Soul legend Bettye LaVette got an early start in music. She made her first album at 16, which is why she's already celebrating her 50th anniversary in recording.
And boy is she celebrating. There's a new album on deck, Thankful N' Thoughtful. The disc features LaVette's reinterpretations of hits by the likes of Bob Dylan, The Black Keys, Neil Young, Gnarls Barkley and many more. Early reviews have lauded her bold reworkings of "I'm Not the One" by the Keys and "Crazy" by Barkley.
But the singer isn't content with just another record. She's also releasing her autobiography (written with David Ritz). LaVette has had quite the colorful life, and she spares no detail or hair-raising experience in A Woman Like Me. The music drops Sept. 25 on Anti-Records, with the book following on Sept. 27 (Blue Rider Press/Penguin).
The singer will also tour the country between September and the end of November and sign copies of A Woman Like Me at Barnes and Nobel in Manhattan on the 27th. Below, check out the exclusive premiere of "Dirty Old Town," an Ewan MacColl standard LaVette says she re-wrote for her beloved Detroit. Then read an excerpt from the book, in which LaVette describes leaving high school, finding "the action" and connecting with a young Berry Gordy.
Bettye LaVette - Dirty Old Town
Here's an exclusive excerpt from A Woman Like Me:
I left high school in the ninth grade when they told me I had to take swimming lessons. Northern had a fabulous pool and everyone was expected to swim. Not me. I don’t take to water. It’s even hard for me to take a shower when water’s coming at my face.
“If you want to be excused from swimming class,” said the principal, “your mother’s going to have to come in and sign a form.”
“I’m a mother,” I said. “What do you need my mother for? Besides, she’s working. She’s doesn’t have time to fool with your forms.”
“Then we don’t have time to fool with you.”
“You won’t have to,” I said. “I’m gone.”
The only things I missed about school were those red-devil pills, the kind that got you high and hyper. So instead of going to Northern every morning, I’d go to the shack across from school and hang out with the pill poppers and weed smokers. That was our little teenage drug community, where no one was reprimanded or kicked out.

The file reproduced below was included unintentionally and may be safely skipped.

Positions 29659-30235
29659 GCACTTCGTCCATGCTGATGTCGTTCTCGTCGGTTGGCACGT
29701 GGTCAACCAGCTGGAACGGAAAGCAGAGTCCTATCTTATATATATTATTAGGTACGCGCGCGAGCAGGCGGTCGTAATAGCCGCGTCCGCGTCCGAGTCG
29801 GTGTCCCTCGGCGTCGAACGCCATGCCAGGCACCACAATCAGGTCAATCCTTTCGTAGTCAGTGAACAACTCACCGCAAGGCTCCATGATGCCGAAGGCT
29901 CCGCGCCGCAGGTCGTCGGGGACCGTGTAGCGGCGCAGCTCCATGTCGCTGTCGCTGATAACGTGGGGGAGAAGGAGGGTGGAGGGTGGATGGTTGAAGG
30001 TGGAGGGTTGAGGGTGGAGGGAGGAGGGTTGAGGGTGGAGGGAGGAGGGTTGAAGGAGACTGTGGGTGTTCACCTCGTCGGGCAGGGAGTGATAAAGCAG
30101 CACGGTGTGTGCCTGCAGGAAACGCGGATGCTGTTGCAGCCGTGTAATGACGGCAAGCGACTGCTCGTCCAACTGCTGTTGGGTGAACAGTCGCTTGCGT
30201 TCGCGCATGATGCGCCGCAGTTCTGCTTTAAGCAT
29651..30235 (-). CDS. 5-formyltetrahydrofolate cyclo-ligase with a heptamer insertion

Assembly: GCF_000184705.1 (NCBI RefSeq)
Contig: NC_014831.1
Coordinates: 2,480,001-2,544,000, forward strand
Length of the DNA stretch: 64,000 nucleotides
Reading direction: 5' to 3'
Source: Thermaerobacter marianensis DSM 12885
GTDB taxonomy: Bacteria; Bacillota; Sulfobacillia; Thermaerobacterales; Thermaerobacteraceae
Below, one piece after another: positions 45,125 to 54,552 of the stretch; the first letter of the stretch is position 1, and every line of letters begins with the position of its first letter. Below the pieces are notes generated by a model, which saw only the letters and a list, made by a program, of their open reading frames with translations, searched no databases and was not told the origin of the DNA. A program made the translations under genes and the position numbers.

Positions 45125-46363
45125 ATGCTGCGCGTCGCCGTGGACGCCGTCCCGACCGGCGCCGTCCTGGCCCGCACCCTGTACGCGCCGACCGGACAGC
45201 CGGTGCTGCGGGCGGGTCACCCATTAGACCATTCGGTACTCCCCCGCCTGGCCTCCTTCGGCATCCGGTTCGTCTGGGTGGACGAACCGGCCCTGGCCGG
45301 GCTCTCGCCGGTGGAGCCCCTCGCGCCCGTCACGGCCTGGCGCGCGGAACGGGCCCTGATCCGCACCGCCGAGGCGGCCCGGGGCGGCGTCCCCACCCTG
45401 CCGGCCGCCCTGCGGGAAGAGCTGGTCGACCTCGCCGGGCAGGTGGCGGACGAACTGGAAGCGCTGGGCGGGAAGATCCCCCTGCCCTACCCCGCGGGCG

I heard some of the older kids talk about the Black Bottom, the entertainment area of colored Detroit centered on Hastings Street. They talked about the Flame, where big-time acts like Della Reese and B. B. King performed. They also talked about the slick operators and fast women who frequented the area. That talk fascinated me. So did the older guys who hung outside Northern High accosting the sexier girls. They were Black Bottom pimps looking to recruit. My first thought was Choose me! Choose me! but I didn’t get chosen. Why not? I was shapely. I had a big booty and a cute face, but I guess that wasn’t enough. Maybe I lacked that come-hither vibe that makes a successful hooker.
A girlfriend and I hitchhiked to Black Bottom so we could see it for ourselves. It was love at first sight. I loved seeing all those long Eldorados, all those fast-moving people, all the action on the street and in the clubs. If you had told me I could be a singer in one of those clubs, I would’a never gone home again.
Ladies of the night in stacked heels and push-up bras!
Pimps in green silk suits, fancy fedoras, and spit-polished alligator shoes!
This was life, this was Paradise Valley!
I just wanted to stretch out on the sidewalk and take it all in.
I just wanted to stay there forever.
I was never the same. Never.
A taste of Black Bottom had me searching for any place where there was music and action. A girlfriend told me about the Graystone Ballroom on Woodward Avenue where Berry Gordy, a part-time songwriter and full-time hustler, was signing acts for his fledgling local label called Motown. Mama warned me to stay away from the Graystone, which, of course, made it more enticing. She suggested that I stay home with Terrye, but she and Sister were doing a fine job of caring for my little one. Long as they were around, I knew Terrye was in safe hands. Mama liked to say to me, “Betty Jo, it’s your red wagon. Either push or pull it.” So I pushed up my bedroom window, crawled out, took those three little steps, and hit the sidewalk running.
They were all there: Otis Williams and the Distants, who would soon become the Temptations. The great David Ruffin, who would soon lead the Temptations. The Miracles with green-eyed Smokey. Mary Wells, who was singing Smokey’s songs.
In music-crazy Motor City, no one was crazier for music than I was. At an early age, I was listening to music that adults loved. I loved jazz. I loved Etta Jones’s version of “Don’t Go to Strangers.” I thought that was the most sophisticated music I had ever heard in my life. Music gave me a crazy kind of confidence. I had a voice. I could project. I could belt it out. I was ready. But I had no entrée. I needed a connection.
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